Fugue

by Robyn Sarah

Women are on their way
to the new country. The men watch
from high office windows
while the women go.
They do not get very far
in a day. You can still see them
from high office windows.

Women are on their way
to the new country. They are taking
it all with them: rugs,
pianos, children. Or they are leaving
it all behind them: cats,
plants, children.
They do not get very far in a day.

Some women travel alone
to the new country. Some
with a child, or children.
Some go in pairs or groups
or in pairs with a child
or children. Some in a group with
cats, plants, children.

They do not get very far in a day.
They must stop to bake bread on the road
to the new country, and to share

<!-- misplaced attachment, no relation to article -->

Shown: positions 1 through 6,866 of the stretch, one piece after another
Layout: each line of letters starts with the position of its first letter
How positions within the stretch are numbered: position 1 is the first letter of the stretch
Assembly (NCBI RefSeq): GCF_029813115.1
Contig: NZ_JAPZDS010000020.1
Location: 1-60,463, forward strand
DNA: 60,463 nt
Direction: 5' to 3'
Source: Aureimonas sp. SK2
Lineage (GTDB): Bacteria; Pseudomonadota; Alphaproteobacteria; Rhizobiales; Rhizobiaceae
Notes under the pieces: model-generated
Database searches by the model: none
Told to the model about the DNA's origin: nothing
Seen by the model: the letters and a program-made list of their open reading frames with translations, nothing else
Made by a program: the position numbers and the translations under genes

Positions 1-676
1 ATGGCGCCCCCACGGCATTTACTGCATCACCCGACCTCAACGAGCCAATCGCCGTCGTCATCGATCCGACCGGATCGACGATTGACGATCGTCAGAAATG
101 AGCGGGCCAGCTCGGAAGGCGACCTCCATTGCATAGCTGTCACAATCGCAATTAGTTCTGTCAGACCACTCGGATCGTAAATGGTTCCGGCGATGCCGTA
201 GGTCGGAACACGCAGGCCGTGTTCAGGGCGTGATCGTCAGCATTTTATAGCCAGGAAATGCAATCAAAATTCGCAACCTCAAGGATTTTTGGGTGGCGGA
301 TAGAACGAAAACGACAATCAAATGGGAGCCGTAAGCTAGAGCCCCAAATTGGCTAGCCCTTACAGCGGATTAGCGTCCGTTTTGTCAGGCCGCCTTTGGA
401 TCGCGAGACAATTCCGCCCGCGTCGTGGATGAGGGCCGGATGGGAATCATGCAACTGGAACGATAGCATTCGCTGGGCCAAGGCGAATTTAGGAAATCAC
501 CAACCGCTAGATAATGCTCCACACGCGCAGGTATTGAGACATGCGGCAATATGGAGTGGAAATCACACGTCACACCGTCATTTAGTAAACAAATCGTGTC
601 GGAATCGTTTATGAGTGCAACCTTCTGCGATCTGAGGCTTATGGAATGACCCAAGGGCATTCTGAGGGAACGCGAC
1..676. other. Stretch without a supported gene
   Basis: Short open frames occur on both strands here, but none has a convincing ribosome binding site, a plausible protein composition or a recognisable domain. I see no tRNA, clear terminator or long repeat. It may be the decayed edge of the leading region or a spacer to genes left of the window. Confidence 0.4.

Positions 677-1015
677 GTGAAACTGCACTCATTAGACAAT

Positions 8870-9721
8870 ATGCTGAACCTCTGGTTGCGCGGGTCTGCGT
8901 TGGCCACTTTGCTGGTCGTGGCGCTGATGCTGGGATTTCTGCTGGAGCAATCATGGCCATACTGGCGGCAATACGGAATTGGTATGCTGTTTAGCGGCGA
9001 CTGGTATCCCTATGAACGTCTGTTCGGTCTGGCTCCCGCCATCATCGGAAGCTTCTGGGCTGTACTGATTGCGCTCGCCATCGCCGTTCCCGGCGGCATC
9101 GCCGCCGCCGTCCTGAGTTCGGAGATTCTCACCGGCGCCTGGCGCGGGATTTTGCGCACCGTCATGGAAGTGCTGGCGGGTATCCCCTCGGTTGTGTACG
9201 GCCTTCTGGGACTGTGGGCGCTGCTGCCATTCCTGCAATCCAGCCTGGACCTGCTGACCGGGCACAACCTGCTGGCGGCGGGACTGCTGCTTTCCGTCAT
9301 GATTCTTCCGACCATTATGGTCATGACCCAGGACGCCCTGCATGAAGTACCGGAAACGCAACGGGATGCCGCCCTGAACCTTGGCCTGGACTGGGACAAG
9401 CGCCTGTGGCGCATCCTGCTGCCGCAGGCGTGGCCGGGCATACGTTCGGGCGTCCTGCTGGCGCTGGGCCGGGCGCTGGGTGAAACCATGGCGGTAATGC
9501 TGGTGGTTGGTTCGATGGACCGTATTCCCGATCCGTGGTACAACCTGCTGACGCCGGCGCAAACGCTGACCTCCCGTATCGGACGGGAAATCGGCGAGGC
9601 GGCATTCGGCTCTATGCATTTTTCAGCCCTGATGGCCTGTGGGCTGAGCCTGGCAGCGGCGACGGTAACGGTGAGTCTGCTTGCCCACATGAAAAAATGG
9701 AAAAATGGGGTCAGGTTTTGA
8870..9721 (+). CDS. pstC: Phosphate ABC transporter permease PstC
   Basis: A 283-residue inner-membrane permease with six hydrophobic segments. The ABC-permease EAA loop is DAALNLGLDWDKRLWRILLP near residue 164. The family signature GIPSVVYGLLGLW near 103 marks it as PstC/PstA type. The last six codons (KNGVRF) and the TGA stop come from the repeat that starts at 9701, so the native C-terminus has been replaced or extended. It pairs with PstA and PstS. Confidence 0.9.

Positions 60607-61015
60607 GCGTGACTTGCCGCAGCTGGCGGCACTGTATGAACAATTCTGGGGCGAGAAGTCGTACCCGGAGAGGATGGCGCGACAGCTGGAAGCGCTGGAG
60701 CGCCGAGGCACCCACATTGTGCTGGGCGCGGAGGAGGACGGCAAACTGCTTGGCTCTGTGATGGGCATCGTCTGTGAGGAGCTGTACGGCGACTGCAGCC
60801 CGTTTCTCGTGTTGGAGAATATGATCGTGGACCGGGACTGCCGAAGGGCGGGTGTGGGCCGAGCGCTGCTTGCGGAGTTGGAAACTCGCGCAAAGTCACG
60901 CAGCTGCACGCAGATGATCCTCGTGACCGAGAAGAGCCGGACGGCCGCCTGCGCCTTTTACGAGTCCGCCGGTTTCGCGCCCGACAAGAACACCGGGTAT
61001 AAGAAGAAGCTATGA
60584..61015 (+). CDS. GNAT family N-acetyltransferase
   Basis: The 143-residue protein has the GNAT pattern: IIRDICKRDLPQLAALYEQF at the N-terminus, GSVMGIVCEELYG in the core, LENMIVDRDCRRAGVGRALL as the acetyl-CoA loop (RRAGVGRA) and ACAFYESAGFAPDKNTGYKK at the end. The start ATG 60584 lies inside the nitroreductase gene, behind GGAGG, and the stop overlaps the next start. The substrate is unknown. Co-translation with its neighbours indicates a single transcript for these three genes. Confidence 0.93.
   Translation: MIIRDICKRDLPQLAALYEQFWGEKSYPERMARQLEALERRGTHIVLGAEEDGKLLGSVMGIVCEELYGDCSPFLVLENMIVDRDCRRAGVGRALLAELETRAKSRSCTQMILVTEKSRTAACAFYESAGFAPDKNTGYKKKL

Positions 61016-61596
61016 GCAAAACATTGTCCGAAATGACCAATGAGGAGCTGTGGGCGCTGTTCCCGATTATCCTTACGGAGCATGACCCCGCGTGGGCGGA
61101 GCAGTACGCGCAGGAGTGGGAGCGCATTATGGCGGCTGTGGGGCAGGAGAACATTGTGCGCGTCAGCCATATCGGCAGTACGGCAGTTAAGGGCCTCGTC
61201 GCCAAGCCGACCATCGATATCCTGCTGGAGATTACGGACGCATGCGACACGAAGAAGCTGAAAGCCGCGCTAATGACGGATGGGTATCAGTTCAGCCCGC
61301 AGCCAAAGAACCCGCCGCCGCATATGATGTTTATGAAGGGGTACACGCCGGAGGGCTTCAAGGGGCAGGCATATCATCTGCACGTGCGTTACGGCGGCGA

bread with other women. Children
outgrow their clothes and shed them
for smaller children. The women too
shed clothes, put on each other’s

cats, plants, children, and at full moon
no one remembers the way to the new country
where there will be room for everyone and
it will be summer and children will
shed their clothes and the loaves will
rise without yeast and women will have come
so far that no one can see them, even from

high office windows.

fugue.jpgRobyn Sarah is a Canadian poet and short story writer. Raised in Montreal, Quebec, she was educated at McGill University and the Conservatoire de musique du Québec. Wikipedia.

 

Fugue” is Bill Ellis’s chosen “Travel” poem for the March 31 session. Please bring you own selection for reading and discussion.

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